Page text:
Public Opposition to Dangerous Oil Trains Highlighted in Demonstration Saturday in Santa Barbara

SANTA BARBARA, CA – As part of the North American Stop Oil Trains Week of Action, Santa Barbara community members and groups will hold an action this Saturday to highlight the dangers inherent in transporting oil by rail. Leaders of the local groups opposing Phillips 66 Rail Spur and impacted residents will be available for interviews.
When: Saturday, July 11, 11:00am

What: The Santa Barbara Oil Train demonstration is part of the North American Stop Oil Trains Week of Action, July 6-13.

Who: Food & Water Watch, Santa Barbara Chapter of the Sierra Club and Santa Barbara County Action Network are hosting the local demonstration. National coordination by Forest Ethics and Center for Biological Diversity.

Where: Moreton Bay Fig Tree near the Amtrak station, 30 West Montecito St. SB.

Becca Claassen, Santa Barbara County Organizer, Food & Water Watch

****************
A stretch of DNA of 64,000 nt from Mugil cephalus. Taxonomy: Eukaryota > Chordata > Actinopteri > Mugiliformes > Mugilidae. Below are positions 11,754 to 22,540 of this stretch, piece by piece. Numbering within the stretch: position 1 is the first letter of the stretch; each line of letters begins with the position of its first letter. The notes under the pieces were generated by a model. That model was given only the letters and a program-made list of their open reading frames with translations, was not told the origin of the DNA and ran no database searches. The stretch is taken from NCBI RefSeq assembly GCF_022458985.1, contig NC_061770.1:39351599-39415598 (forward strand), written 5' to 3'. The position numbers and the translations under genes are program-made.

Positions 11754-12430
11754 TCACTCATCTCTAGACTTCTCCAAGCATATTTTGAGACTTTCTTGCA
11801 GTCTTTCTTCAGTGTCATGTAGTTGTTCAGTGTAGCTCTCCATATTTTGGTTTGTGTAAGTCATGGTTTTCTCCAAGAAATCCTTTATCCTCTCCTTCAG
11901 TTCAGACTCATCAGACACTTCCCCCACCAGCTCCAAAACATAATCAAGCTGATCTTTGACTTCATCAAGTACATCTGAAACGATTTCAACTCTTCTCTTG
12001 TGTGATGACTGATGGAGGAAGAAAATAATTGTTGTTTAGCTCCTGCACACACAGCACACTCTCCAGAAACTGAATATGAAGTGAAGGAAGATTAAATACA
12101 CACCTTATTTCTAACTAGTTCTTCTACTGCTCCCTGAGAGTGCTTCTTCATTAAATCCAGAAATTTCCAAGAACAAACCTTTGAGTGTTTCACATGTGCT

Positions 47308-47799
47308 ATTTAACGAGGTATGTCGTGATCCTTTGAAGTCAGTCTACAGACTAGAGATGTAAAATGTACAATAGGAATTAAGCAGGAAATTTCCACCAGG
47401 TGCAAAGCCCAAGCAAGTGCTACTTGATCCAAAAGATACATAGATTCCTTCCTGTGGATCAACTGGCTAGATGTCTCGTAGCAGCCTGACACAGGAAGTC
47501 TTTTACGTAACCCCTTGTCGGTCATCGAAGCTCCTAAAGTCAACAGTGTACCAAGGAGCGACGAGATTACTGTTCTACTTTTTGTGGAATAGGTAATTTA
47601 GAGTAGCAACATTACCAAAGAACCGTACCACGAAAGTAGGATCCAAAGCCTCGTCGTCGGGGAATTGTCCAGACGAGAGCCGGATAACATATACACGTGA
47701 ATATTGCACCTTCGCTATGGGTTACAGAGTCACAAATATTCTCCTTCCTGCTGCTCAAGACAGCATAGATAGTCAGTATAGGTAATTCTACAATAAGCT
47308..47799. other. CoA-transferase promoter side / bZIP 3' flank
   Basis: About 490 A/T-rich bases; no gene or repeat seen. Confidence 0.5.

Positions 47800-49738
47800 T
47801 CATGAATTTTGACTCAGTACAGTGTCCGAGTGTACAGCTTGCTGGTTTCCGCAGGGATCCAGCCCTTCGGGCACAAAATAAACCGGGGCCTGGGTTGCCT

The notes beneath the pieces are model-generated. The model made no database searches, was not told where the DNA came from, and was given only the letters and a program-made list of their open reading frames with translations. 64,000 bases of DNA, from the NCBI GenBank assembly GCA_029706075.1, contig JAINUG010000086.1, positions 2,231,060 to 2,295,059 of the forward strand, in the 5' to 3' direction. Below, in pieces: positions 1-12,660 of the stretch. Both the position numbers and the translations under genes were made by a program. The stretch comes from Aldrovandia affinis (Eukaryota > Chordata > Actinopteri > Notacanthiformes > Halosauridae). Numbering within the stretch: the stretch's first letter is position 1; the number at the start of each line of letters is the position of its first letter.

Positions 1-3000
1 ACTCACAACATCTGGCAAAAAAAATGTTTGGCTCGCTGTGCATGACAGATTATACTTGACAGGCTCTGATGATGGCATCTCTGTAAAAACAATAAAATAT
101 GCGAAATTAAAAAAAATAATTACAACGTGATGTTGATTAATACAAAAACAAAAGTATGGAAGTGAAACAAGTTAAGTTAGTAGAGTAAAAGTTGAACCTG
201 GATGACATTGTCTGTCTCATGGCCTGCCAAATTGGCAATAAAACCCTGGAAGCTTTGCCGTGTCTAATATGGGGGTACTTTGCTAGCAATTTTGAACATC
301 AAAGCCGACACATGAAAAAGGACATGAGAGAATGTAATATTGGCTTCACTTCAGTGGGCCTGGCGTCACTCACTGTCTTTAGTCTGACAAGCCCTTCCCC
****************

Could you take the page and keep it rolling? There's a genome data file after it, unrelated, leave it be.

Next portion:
Fran Farina, Sierra Club Los Padres Chapter
Ken Hough, Executive Director, Santa Barbara County Action Network
Jane Baxter, Santa Barbara County Action Network, Author of New Report on the Phillips 66 Spur

Visuals: Colorful signs, speeches, people chanting

Background: The oil industry is moving millions of gallons of highly toxic, potentially explosive crude oil through our country in unsafe rail cars over tracks that were never designed for this dangerous cargo. Phillips 66 is attempting to build a rail spur that will result in millions of gallons of this crude coming through our Santa Barbara County and San Luis Obispo County communities as well. Dozens of communities along the tracks have written letters to the San Luis Obispo Planning Commissioners requesting that they reject this dangerous proposal.
On July 6, citizens of Lac-Megantic, Quebec, gathered for the solemn anniversary of the tragic 2013 oil train derailment that decimated their community. In Santa Barbara we face the threat of a similar accident. The ForestEthics map shows that allowing oil trains to travel through Santa Barbara County threatens homes, schools and hospitals as well as the very same stretch of coastline that was devastated by the recent Refugio Oil Spill.


Becca Claassen, Santa Barbara County Organizer, Food & Water Watch;

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